I would submit that the uncertainty, suspicion,and apprehension that this effort produces in China’s neighborsis not in China’s interest.The American military presence in Asia has been a stabilizing force, reassuring your neighbors that they need not feel threatened by China’s rising economic and military power. Indeed, the American military presence could be said to have facilitated China’s “peaceful rise” and helped create the stable international environment that China needs in order to achieve its ambitious development goals. Take away that reassuring presence, and China runs the risk that its neighbors will increasingly band together against it. It runs the risk of creating the very “containment” strategy, undertaken by its own neighbors, that China so vigorously protests against in its conversations with the United States.

As to the second question, China’s reaction to the competing territorial claims of its neighbors seems to have changed from one of “reactive assertiveness” to what might be called “proactive assertiveness”—taking the initiative to put pressure on your smaller neighbors to abandon what China views as unreasonable demands and claims. This is how many people regard the Chinese actions in the South China Sea and the East China Sea that I described earlier in my remarks. As you all know better than I, these steps have produced a negative reaction in the region that has undermined China’s well-intentioned efforts over the last year to improve its relations with its neighbors. It has also led several of your neighbors to reach out to the United States for diplomatic support and to invite and facilitate an expanded U.S. military presence in Asia. To the extent this is a result that China does not want, it suggests that additional steps are needed by China to reassure its neighbors of China’s good intentions.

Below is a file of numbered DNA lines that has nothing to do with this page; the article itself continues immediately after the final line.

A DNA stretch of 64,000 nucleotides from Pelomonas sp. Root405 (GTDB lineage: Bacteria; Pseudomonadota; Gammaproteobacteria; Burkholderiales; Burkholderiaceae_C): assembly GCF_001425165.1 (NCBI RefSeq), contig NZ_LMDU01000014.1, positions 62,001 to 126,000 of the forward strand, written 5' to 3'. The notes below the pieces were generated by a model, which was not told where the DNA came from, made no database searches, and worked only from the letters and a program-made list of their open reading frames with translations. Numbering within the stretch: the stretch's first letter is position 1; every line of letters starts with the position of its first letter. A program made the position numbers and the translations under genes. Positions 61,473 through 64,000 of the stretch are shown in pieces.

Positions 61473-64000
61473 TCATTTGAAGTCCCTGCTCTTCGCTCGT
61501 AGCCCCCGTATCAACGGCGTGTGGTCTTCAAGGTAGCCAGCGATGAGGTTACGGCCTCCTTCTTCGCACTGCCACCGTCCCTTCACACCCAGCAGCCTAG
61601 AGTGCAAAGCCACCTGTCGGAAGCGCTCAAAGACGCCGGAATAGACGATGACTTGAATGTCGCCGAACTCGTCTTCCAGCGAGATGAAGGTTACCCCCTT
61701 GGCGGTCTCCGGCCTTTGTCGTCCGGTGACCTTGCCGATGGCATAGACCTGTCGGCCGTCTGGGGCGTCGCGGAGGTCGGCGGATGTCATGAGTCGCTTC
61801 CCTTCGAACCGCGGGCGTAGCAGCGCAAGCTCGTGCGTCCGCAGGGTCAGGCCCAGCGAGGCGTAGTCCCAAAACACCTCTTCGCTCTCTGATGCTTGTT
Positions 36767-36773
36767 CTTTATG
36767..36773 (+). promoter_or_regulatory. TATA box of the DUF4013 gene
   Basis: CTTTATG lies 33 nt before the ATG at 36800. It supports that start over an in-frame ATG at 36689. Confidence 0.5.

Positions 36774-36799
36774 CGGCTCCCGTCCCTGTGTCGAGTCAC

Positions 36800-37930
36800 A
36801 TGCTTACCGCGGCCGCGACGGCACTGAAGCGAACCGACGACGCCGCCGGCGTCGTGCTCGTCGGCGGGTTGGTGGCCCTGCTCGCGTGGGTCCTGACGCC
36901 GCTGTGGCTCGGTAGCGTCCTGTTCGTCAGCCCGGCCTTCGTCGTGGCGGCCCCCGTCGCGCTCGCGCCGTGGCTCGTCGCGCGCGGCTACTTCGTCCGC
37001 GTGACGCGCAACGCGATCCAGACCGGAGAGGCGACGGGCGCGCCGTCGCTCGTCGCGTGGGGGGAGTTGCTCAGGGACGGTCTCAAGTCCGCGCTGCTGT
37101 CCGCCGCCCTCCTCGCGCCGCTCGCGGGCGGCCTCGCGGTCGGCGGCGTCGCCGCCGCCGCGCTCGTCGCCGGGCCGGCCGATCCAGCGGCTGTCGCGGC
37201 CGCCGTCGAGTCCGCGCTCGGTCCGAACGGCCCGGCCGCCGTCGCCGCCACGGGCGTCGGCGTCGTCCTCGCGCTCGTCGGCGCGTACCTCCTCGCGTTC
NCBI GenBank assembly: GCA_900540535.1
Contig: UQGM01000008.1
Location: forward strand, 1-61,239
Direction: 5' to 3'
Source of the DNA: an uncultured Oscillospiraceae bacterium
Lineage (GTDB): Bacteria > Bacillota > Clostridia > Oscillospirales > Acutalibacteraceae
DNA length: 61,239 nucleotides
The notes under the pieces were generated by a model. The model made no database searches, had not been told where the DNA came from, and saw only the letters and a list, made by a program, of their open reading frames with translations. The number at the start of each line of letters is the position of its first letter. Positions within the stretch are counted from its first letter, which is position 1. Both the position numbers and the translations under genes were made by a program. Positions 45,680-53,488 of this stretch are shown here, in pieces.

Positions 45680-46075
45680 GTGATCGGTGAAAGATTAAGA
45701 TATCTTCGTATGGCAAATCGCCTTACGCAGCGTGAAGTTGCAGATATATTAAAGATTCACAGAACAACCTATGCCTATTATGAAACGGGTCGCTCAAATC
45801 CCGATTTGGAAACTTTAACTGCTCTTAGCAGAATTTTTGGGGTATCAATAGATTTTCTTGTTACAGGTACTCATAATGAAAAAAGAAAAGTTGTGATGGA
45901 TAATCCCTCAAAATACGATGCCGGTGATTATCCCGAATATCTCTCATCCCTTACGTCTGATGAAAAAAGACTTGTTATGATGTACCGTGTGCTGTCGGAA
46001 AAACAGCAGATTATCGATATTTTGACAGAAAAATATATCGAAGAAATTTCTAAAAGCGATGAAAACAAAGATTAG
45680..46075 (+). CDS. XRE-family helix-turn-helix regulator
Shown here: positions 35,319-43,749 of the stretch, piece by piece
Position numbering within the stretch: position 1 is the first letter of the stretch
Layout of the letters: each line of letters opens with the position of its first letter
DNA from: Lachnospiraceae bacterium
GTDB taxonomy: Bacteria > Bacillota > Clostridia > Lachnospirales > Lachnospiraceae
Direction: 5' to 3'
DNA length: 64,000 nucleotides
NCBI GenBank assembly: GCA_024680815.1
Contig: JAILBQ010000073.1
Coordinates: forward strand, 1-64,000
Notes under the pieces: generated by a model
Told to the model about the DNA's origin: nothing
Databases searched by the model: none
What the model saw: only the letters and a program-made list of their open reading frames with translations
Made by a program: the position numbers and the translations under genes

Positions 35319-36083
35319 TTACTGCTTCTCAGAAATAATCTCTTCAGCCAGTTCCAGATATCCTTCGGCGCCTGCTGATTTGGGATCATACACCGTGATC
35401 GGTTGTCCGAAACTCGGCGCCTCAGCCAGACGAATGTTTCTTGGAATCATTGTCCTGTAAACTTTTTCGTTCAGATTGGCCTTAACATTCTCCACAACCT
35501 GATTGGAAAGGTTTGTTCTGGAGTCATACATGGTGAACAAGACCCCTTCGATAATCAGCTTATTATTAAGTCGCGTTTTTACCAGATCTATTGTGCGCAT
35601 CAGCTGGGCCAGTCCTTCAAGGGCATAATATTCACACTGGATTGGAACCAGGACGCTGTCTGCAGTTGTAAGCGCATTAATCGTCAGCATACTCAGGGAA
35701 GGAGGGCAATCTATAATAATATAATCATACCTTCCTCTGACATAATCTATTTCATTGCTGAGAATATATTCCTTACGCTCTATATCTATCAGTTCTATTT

There are a number of steps China could take.

The most important would be simply to carry out the approach outlined by President Xi in his recent CICA speech in Shanghai. This means showing in China’s actions that it respects international law and the rule of law, that the same rules apply for both large and small countries, and avoiding unilateral action without prior consultation that will only surprise and unnerve China’s neighbors.

China’s good intentions in this regard could be given concrete expression by concluding soon the Code of Conduct in the South China Sea with ASEAN nations and thereby establish a preventive mechanism to reduce the risk of unintended conflict at sea. A similar Code might be appropriate for the East China Sea as well.

And finally, China could decide on its own initiative to submit one of its territorial disputes with its neighbors to international arbitration. This would give visible expression to its commitment to the rule of law.

As to the third question, I hope that China will conclude that the institutions of global governance established since World War II have in fact provided a framework that has facilitated China’s remarkable rise. China therefore has a stake in maintaining those institutions.

That said, China is right to insist that its role in these institutions reflect its increased weight in the international community. But with increased weight will come increased responsibility for the success of these institutions. China is fully within its rights to seek to revise those institutions pursuant to the processes provided for that purpose. The goal of such efforts should of course be to improve the performance of these institutions and their positive contribution to global peace and prosperityfor all nations.

What China and the United States need is a rich, intensive, strategic conversation to reach a better understanding of how they can cooperate in areas of common interest and manage successfully the differences that inevitably arise in the relations between major states. Out of this conversation could emerge the “new model” of major country relations of which the leaders of the two nations have spoken.I will have more to say about this “new model” in the panel on this subject to be held later this afternoon.